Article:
Starling-II (Seas ER18RNX with Seas 27TDFC)

SEAS ER18RNX 27TDFC

Starling Revisited

When I first worked on the Starling, it was way back in 2010. I remember distinctly that the Seas ER18RNX woofer was quite a challenge then. Today, I decided to take another look at this expensive, highly rated woofer from Seas.

Seas ER18RNX RAW Frequency ResponseSEAS ER18RNX RAW RESPONSEFig 1 – Measurements below 500Hz are Nearfield

The Black plot is the RAW response of the ER18RNX installed in a 15 liters bass reflex box with a baffle width of 8.5″. It reveals two main issues with this woofer. First, an astonishingly high mid-range starting at 500Hz. Normally, baffle step is about +3dB but this is double, at +6dB. The next problem is a cone breakup, resulting with a +10dB peak at 5kHz. Mind you, this is a 6.5″ woofer by Seas that retails for about $100. One would think that for that amount of money, they would do a better job.

Taming the Shrew
SEAS ER18RNX NOTCH LOW PASS FILTER
Fig 2 – ER18RNX with Notch and Low Pass Filter

After numerous attempts, I managed to shape the ER18 the way I wanted. The Blue plot in Fig 2 is with a Notch network in place, followed by a 2nd order electrical filter adjusted to suppress the 5kHz peak down to -18dB.

Crossing over to the 27FDFC tweeter
crossover seas er18rnx with seas 27tdfc
Fig 3 – Seas ER18RNX Low pass and Seas 27TDFC High Pass

Now that the ER18  is more behaved, it’s time to integrate in the tweeter. The Red plot in Fig 3 is one of my favorites, a Seas 27TDFC. The tweeter’s response is not as smooth as I would like it to be. The damaging effects of Baffle Edge Diffraction is unavoidable when using a dome tweeter. Perhaps I will replace it with a horn in future versions but for the time being, I will stick with the 27TDFC.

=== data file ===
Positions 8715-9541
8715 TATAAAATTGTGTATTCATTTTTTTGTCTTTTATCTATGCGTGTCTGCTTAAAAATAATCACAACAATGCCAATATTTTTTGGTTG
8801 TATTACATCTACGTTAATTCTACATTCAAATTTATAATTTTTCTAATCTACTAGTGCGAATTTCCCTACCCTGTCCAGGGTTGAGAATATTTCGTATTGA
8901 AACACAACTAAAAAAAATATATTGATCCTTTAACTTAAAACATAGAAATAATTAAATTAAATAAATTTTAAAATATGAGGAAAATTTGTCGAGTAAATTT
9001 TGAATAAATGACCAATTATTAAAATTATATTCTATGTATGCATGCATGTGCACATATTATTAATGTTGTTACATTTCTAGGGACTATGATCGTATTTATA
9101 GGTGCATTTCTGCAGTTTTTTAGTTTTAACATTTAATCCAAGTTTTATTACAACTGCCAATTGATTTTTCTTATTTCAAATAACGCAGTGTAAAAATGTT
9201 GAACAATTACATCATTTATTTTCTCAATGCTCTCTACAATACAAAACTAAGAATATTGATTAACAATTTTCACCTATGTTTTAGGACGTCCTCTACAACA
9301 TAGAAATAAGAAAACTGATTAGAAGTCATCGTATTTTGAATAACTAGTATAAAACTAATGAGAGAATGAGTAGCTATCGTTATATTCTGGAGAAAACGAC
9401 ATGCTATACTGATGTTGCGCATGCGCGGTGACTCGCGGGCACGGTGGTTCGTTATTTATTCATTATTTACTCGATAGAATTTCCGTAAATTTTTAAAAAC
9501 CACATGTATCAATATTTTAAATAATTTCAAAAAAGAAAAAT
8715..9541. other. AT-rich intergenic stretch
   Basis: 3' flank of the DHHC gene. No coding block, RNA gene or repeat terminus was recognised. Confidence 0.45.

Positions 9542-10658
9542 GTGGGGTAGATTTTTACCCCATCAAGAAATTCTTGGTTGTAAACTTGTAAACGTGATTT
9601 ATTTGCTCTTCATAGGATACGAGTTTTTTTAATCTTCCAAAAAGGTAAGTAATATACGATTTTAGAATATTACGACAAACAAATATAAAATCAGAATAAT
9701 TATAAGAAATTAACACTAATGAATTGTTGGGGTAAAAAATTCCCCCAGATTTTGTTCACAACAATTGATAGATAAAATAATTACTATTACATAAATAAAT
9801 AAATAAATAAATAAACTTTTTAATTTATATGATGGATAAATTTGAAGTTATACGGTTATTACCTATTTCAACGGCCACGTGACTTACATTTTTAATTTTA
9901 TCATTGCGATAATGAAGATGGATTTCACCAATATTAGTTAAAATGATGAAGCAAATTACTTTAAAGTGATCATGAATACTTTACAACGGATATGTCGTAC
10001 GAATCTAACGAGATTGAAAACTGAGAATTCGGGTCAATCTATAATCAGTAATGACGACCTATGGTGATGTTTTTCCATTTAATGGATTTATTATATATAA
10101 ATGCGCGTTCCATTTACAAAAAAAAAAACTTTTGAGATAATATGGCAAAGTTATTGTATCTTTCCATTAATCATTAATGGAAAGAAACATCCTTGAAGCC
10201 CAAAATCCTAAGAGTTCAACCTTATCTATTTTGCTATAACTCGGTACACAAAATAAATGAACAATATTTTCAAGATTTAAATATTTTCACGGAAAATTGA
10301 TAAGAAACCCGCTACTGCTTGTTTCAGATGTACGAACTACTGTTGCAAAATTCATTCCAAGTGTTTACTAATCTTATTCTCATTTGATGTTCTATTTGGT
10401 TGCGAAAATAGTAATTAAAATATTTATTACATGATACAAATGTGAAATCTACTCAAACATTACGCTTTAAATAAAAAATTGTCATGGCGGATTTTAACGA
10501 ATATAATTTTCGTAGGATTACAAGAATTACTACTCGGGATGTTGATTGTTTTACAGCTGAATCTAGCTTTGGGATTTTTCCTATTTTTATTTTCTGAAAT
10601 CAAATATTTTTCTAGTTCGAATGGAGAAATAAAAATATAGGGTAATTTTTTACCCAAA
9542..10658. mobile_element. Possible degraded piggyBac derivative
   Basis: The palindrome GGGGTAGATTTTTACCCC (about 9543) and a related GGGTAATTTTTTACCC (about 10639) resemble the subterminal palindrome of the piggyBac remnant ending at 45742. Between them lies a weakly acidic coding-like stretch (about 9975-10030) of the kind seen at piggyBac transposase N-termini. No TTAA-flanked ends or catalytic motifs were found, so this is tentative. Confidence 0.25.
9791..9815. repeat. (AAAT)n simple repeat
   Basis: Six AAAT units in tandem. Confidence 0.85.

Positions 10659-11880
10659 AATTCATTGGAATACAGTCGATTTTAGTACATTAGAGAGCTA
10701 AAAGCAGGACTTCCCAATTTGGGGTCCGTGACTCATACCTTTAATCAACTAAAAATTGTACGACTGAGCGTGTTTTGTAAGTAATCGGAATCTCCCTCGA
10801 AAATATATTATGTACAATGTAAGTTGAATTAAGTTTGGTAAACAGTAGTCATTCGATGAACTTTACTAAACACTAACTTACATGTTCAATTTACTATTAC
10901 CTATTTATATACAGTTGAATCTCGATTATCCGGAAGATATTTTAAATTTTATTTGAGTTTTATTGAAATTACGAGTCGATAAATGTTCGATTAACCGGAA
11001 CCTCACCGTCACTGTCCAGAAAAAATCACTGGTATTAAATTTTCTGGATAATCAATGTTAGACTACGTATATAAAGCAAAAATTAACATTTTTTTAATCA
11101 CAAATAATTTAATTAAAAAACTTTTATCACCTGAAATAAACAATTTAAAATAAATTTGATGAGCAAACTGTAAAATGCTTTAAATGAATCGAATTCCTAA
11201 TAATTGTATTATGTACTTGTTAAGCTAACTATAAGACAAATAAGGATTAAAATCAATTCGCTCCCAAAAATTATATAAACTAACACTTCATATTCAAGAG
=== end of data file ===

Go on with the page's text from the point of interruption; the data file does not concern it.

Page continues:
Starling-II Frequency Response
STARLING-II FREQUENCY RESPONSE
Fig 4 – Summed Response of ER18RNX and 27TDFC

Fig 4 is the Frequency Response of the Starling-II. The 27TDFC tweeter integrated well. I am encouraged to see there are no nasty peaks or nulls along the way.

Starling-II Reversed Null Response
STARLING-II REVERSED NULLFig 5 – Starling-II Response with 27TDFC tweeter wired in Reversed Phase

The Violet plot in Fig 5 is with the 27TDFC tweeter wired in Reversed Phase. A beautiful notch is produced with the tip at 3kHz. This is exactly where the ER18RNX and the 27TDFC crossed in Fig 3.

Starling-II Harmonic Distortion
STARLING-II DISTORTION
Fig 6 – Starling-II Harmonic Distortion

The Starling-II harmonic distortion in Fig 6 is slightly lower than normal. In the vocal range, it registers about -55dB below the fundamental. From 1kHz to 10kHz, the harmonic distortion is very linear, averaging -50dB.

the Sound of Starling-II

Sound wise, this version is much smoother than the first Starling. This is due mainly to the stronger suppression of the 5kHz peak of the ER18 and the manner in which the 27TDFC tweeter is integrated in.

On playback, it is apparent that the mid-range is in a class of it’s own. Vocal clarity is stunning. Absolutely transparent. No other woofers in my disposable has mid-range that comes close. Unbelievable. From a 6.5″ mid-woofer at that.

The Starling-II is best used in Half Space environment. In Full Space, bass is not as loud as I would like it to be. Once I support it with a Bandpass Sub, it sounds perfect, particularly for music with bass tracks. If you prefer to listen more to vocals, the Starling-II can be used without Subs.

Is the Starling-II worth the cost

Yes, it is. The Starling-II is for listeners that demand mid-range clarity above all else. It is so revealing that all the nuances in the recording can be heard. Admittedly, this may not be everybody’s taste. However, for audiophiles, music through the Starling-II is paradise.

Crossover Values & Box Dimensions

If you’re interested to build this project, kindly send me a mail for the crossover and box dimensions. For non-commercial use only.